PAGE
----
The Ultimate Construction Bond Guide for Contractors

by Alexander Fraser

As a project manager in construction I’ve learned that not everything is in your control, so be prepared for anything. The same goes for the owner of a construction project. Things happen and unforeseen issues arise, so to protect themselves they obtain a construction surety bond.

When I refer to “things” I am referring to if a contractor in unable to fulfill their contractual obligation to the project. This could be missing deadlines/causing delays to performing low quality work that they can’t correct.

With a performance bond in place, the owner can make a claim which will provide them with a financial compensation. The money they receive can go toward hiring a new contractor to correct the poor quality work. A payment bond will protect the contractor, should the owner fail to pay for the work completed. 

So, the bond has been paid out to the project owner. Now the contractor that purchased the bond will need to pay the surety company back. The amount will be the total of the contract value for the contractors work.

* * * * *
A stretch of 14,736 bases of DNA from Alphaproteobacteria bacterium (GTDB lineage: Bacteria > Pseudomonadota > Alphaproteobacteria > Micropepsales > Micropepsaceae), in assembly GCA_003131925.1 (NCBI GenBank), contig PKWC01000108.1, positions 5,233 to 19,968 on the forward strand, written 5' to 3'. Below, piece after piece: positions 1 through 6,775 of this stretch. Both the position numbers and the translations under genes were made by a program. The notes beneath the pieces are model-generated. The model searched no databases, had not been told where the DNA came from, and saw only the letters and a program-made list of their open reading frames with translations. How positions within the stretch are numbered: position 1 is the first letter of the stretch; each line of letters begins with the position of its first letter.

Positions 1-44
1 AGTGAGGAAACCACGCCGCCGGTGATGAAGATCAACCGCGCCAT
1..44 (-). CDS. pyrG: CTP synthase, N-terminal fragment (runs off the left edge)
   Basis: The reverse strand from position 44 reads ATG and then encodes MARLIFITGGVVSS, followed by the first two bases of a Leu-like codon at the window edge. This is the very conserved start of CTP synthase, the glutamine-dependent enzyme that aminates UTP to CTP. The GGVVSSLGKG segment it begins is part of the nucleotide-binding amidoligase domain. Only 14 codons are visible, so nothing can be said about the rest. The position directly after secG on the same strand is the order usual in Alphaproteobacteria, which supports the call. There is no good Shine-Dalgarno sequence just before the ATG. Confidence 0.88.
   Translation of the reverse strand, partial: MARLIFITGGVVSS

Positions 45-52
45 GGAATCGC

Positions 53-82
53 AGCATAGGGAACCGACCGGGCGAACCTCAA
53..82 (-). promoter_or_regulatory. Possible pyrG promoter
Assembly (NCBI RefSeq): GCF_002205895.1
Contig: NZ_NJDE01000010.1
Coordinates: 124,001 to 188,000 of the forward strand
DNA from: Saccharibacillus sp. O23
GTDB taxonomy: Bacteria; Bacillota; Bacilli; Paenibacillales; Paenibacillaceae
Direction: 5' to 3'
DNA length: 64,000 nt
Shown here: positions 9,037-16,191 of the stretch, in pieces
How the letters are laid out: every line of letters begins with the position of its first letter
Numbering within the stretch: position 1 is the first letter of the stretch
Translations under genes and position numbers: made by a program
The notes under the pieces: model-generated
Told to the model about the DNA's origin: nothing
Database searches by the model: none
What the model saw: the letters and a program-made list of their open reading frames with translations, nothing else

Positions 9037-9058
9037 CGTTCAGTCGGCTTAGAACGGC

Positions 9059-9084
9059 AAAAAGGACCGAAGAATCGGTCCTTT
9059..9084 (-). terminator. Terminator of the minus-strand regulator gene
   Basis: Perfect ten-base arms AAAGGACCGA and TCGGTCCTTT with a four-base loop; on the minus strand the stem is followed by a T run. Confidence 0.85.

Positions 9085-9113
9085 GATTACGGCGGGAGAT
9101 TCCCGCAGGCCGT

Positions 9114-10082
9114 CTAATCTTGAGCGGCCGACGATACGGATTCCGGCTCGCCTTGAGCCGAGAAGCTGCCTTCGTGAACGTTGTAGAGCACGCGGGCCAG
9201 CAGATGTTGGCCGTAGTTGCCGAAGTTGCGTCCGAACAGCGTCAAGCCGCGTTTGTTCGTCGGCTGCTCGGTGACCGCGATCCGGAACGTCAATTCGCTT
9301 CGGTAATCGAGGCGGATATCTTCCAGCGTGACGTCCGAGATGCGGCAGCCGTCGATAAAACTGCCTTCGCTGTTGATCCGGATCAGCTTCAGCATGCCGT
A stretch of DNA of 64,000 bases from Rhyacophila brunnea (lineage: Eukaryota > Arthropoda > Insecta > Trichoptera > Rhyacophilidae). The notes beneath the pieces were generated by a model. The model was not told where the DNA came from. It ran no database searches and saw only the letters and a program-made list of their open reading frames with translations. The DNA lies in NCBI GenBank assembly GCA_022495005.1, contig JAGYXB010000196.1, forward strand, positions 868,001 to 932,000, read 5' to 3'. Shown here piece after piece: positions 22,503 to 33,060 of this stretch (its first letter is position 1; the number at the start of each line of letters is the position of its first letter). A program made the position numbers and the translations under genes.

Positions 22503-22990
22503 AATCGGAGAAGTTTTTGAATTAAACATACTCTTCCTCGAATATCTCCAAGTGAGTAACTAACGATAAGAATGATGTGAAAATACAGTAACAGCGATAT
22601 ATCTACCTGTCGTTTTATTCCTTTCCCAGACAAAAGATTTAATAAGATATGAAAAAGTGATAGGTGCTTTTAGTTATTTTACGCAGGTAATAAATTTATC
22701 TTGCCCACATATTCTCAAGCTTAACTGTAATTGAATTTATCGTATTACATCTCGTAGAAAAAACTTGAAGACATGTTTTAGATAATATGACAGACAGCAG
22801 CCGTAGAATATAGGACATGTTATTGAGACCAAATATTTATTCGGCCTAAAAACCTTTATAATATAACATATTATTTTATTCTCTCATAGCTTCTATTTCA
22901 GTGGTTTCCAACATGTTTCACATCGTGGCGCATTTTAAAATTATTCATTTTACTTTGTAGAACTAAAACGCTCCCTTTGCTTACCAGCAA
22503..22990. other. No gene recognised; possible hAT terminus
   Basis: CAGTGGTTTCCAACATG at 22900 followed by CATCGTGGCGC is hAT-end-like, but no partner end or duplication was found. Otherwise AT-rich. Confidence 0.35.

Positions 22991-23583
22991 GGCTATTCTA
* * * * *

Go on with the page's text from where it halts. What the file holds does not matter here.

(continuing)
I should also mention that as a project manager in construction, bonds are not something that I personally deal with. Most construction companies will have administrators that handle the paper work involved with obtaining a bond. Having this information is still valuable as it can be a critical step in the construction process.

Let’s look at what a construction bond really is about.

Construction Surety Bonds

Construction bonds and the parties involved.

When it comes to surety bonds, there’s typically three parties involved. You have the principal (contractor), the owner (obligee), and the surety bond company.

The surety company will be responsible for collecting the fees from the principal to create a bond. They’re also responsible for paying the obligee should they file a claim on the bond.

There are various types of bonds that we will cover in this article. You should know how the different bonds work to understand if you may require one for your job.

Work with a surety company to determine the options that you might have for your project. Just know that a bond is not always required but provides some protection for the job.

Before we move forward, I want to cover the difference between a bond and insurance.

Difference Between a Bond and Insurance